Judging by the slew of electric and hybrid vehicles being rolled out at the Frankfurt Auto Show, it might seem carmakers are tapping a large and eager market.
But in fact almost no one buys such cars—yet.
More and more automakers are coming out with electric versions of existing vehicles—such as Volkswagen's all-electric versions of its Up! city car and Golf compact—or ones they have designed as electrics from the ground up, like small BMW's electric city car i3.
Analyst Christoph Stuermer at IHS automotive called Frankfurt "the first full-throttle electric propulsion show" that's about "getting electric drive cars out of the eco-nerd, tree-hugger segment and into the cool group."
To whet appetites, automakers are making high-performance, luxury versions that give up little or nothing in performance to conventional models. BMW's i8 goes 0-100 kph (0-62 mph) in a speedy 4.5 seconds. Audi's Quattro sport concept—meaning it's for demonstration, not for sale—is an aggressive looking sports car with large air intakes flanking the grille and a whopping 700 horsepower from its hybrid drive. The company says it can reach 305 kph (190 mph.)
The Mercedes S-Class plug-in hybrid version, meanwhile, has a powerful six-cylinder internal combustion engine plus an all-electric range of about 30 kilometers (20 miles). This way, owners could commute all-electric during the week, recharging overnight—but use the gasoline engine on a family vacation. The company says mileage is 3.0 liters per 100 kilometers, or 78 miles per gallon.
All this, to cater to a market that doesn't really exist in mass terms. Only 0.2 percent of all cars registered in Europe are hybrids, which combine batteries with internal combustion engines, or electrics, according to the ACEA European automakers association. In the United States, the Toyota Prius hybrid has broken into the top 10 selling passenger cars. However, electric vehicles have struggled to increase sales numbers because of high prices and so-called range anxiety: buyers' fear of running out of power.
Analysts and executives say there are several solid reasons to make and promote such cars now. They can help lower average fleet emissions to meet government requirements—in Europe, offsetting increasing sales of conventionally powered sport-utility vehicles. And automakers want to be ready in case governments—perhaps in heavily polluted China—push people into emission-free vehicles.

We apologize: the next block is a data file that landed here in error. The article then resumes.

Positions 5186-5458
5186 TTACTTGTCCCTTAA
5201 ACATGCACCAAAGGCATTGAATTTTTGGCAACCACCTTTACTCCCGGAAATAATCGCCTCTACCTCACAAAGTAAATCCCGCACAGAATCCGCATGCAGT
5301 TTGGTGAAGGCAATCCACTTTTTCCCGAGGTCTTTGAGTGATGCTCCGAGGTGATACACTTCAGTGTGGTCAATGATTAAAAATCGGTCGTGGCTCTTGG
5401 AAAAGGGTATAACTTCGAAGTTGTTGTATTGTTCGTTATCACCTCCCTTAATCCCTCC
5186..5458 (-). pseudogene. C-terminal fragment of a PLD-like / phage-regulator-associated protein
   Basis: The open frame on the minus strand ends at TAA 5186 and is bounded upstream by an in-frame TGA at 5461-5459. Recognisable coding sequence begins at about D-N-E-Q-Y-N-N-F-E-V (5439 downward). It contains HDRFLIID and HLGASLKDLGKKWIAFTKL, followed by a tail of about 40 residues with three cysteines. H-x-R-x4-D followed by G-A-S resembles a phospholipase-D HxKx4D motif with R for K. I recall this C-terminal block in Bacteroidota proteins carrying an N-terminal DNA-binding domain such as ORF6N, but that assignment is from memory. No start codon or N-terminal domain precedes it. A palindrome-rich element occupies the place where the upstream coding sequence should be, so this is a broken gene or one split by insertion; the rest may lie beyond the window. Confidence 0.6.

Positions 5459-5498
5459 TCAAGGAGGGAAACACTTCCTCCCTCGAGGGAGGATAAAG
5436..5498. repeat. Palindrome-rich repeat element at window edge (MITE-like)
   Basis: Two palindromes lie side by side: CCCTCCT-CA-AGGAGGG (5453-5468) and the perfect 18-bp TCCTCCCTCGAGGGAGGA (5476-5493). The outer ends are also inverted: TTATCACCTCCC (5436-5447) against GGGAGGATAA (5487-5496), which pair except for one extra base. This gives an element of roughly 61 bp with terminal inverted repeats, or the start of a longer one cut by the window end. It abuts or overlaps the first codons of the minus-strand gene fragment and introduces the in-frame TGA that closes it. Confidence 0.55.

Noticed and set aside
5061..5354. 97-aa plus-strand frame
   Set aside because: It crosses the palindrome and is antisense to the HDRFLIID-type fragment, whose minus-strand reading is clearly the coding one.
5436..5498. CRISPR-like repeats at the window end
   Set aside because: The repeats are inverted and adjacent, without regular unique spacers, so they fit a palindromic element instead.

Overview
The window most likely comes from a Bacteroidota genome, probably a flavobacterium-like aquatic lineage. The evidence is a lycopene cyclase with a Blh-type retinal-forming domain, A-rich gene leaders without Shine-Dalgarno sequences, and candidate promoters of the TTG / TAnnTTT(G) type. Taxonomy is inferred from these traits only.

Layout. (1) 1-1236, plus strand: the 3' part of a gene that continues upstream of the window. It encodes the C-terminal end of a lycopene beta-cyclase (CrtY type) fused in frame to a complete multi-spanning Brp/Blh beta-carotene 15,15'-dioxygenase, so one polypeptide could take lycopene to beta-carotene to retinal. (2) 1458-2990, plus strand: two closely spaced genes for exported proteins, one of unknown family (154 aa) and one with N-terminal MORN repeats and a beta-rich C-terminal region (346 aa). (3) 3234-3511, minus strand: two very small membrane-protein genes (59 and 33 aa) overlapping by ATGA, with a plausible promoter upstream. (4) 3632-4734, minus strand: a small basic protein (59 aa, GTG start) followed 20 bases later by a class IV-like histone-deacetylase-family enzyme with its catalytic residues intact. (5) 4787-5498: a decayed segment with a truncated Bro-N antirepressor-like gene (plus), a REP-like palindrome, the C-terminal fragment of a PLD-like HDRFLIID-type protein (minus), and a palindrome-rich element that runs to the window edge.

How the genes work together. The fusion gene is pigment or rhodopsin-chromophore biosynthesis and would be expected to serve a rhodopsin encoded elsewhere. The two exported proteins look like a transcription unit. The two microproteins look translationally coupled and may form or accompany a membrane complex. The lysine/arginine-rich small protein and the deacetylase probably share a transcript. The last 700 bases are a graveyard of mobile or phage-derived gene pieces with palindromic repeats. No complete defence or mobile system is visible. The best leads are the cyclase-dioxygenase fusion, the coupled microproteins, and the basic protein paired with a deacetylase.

"Short term, nobody will get a return on these investments," Daimler AG chief executive Dieter Zetsche told The Associated Press. "But definitely, long term, the development will go in this direction, and if you don't learn this lesson today you will not be in the game tomorrow."
"All these technologies have to be developed further and you can only do that, including industrial processes to reduce costs, by selling them."
Volkswagen CEO Martin Winterkorn said one key to getting the hybrid and electric market moving is reducing the cost of the most expensive element—the battery. The company's goal is to cut the cost of a unit of battery power by a factor of five over the next several years.
Winterkorn said the company had included electric and hybrid models in the company's multi-platform manufacturing system. This standardizes parts and allows the same assembly line to produce multiple vehicles. That means a new electric could have modest sales numbers—but not involve the expense of additional plant capacity and parts design.
The U.S. government is requiring automakers to increase fleet mileage standards, and the European Union is requiring them to cut emissions by 2020. Auto analysts say electrics could get a further push if China or its biggest cities start encouraging or requiring them to lower choking pollution levels.
The Chinese Cabinet issued a development plan last June that calls for the number of electric vehicles to rise to 500,000 by 2015 and then to 5 million by 2020. Buyers of electric vehicles will be entitled to government subsidies, and exempt from restrictions on car purchases.
One of the biggest bulls is Renault-Nissan CEO Carlos Ghosn, whose company has bet heavily on the all-electric Leaf. He said much of the industry is waiting now to see what China's next move is on reducing emissions. When China acts, it will mean "the explosion of the electric car."
Explore further: Hybrids, concept cars generate auto show buzz (Update)